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Medication and Falls

While medications are important tools for the management of chronic disease or treatment of illness, and many carry important benefits and improve overall health and survival, they may also cause unintended side effects that can increase the chance of experiencing a fall. People who take four or more medications, or take them incorrectly, are at greater risk of falling. Therefore, medication management is essential to health maintenance, especially as the number of medications and conditions increases with age.

How do medications increase the risk of falling?

Certain types of medications can cause side effects that may increase the risk of falling such as dizziness, lightheadedness or drowsiness. Some examples of medications that may increase the risk of falls include those taken to help with:

  • Allergies: antihistamines such as Benadryl, chlorpheniramine, hydroxyzine
  • Pain: narcotics/opioids, amitriptyline, cyclobenzaprine, tramadol, gabapentin
  • Sleep: amitriptyline, gabapentin, trazodone, Ambien
  • Anxiety: benzodiazepines such as Xanax, Klonopin, Valium, Ativan
  • Depression: amitriptyline, doxepin, fluoxetine, paroxetine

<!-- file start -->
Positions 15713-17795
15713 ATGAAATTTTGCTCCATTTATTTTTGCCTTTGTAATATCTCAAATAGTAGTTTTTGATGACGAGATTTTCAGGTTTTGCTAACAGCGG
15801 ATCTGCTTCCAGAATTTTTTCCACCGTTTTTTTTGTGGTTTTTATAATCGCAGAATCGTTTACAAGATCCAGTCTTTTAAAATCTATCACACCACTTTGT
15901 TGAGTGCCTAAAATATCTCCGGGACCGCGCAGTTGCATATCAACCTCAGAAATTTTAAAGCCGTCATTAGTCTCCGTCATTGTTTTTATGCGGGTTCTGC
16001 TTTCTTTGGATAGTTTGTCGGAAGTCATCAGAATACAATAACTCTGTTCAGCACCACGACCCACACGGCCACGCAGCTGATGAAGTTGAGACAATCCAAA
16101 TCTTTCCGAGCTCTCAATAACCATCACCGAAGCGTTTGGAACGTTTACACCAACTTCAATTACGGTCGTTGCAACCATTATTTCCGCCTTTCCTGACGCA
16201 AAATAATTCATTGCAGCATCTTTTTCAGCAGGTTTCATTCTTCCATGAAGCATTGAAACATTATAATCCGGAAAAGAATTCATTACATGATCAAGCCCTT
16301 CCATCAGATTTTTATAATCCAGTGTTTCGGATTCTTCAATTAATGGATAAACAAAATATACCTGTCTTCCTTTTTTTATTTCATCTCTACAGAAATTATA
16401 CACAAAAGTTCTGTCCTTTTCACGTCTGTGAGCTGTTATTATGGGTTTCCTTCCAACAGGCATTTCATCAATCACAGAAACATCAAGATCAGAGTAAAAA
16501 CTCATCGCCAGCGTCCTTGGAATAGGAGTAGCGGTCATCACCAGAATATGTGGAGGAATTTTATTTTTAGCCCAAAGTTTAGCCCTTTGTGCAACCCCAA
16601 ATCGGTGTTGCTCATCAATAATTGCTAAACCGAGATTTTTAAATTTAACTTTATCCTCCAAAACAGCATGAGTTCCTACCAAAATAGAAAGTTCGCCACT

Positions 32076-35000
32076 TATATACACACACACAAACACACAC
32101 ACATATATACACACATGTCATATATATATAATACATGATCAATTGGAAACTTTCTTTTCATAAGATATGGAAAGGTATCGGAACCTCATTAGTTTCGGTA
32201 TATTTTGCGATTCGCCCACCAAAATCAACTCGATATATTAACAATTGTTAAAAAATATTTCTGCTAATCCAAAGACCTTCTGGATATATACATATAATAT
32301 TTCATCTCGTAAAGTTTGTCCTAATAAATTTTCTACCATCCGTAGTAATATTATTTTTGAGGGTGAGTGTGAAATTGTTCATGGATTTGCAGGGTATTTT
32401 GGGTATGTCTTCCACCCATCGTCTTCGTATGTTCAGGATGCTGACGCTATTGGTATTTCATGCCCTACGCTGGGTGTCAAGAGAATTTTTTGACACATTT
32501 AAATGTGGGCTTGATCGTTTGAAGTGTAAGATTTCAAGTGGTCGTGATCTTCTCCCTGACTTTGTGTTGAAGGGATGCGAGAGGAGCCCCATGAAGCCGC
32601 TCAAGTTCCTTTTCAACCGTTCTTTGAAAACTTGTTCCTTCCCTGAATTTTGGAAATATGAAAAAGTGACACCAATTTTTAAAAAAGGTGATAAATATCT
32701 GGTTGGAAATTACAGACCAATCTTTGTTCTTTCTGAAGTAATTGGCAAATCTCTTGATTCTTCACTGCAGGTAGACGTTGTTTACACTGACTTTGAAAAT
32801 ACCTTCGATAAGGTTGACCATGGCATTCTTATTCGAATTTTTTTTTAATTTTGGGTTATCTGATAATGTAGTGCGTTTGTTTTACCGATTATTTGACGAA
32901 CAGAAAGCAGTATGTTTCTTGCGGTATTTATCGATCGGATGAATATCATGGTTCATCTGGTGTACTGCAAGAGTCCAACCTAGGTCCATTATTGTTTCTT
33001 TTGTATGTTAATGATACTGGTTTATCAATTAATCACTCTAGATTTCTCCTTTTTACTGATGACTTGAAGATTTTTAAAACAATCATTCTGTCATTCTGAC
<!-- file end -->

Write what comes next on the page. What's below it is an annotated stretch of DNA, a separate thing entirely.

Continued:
• Abnormal Heart Rate or Rhythm: digoxin
  • Nausea: compazine, meclizine, metoclopramide, promethazine
  • Bladder/Prostate: oxybutynin, terazosin, doxazosin
  • Diabetes: glyburide, glipizide, insulin

Interactions between medications, herbal supplements, vitamins and minerals can magnify medication side effects and make them more intense.

What can you do to minimize the risk of falling?

  • Carry a current list of all medications. Include prescription, over-the-counter (OTC) medications, herbal supplements, vitamins and minerals. Review this list with your health care provider at every visit.
  • Check with your health care provider and/or pharmacist before you take any new OTC medications, herbal supplements, vitamins or minerals.
  • Get all prescriptions filled at one pharmacy.
  • Avoid drinking alcohol when taking medications.
  • Develop a system to take your medications and let others help if needed. Consider medication boxes or bubble packing. Check with your pharmacy to see if they can help!
  • Talk to your health care provider or pharmacist about side effects and interactions of your medications.

What is a Comprehensive Medication Review (CMR)?

A CMR is a sit down visit with a pharmacist to review all of your medications to determine how safe and effective they are. Many local pharmacies over this service and most insurance companies cover the cost of these services. Pharmacists are the medication experts and can work with your health care provider to optimize your medication regimen. Contact your pharmacy to inquire if CMR services are offered for you!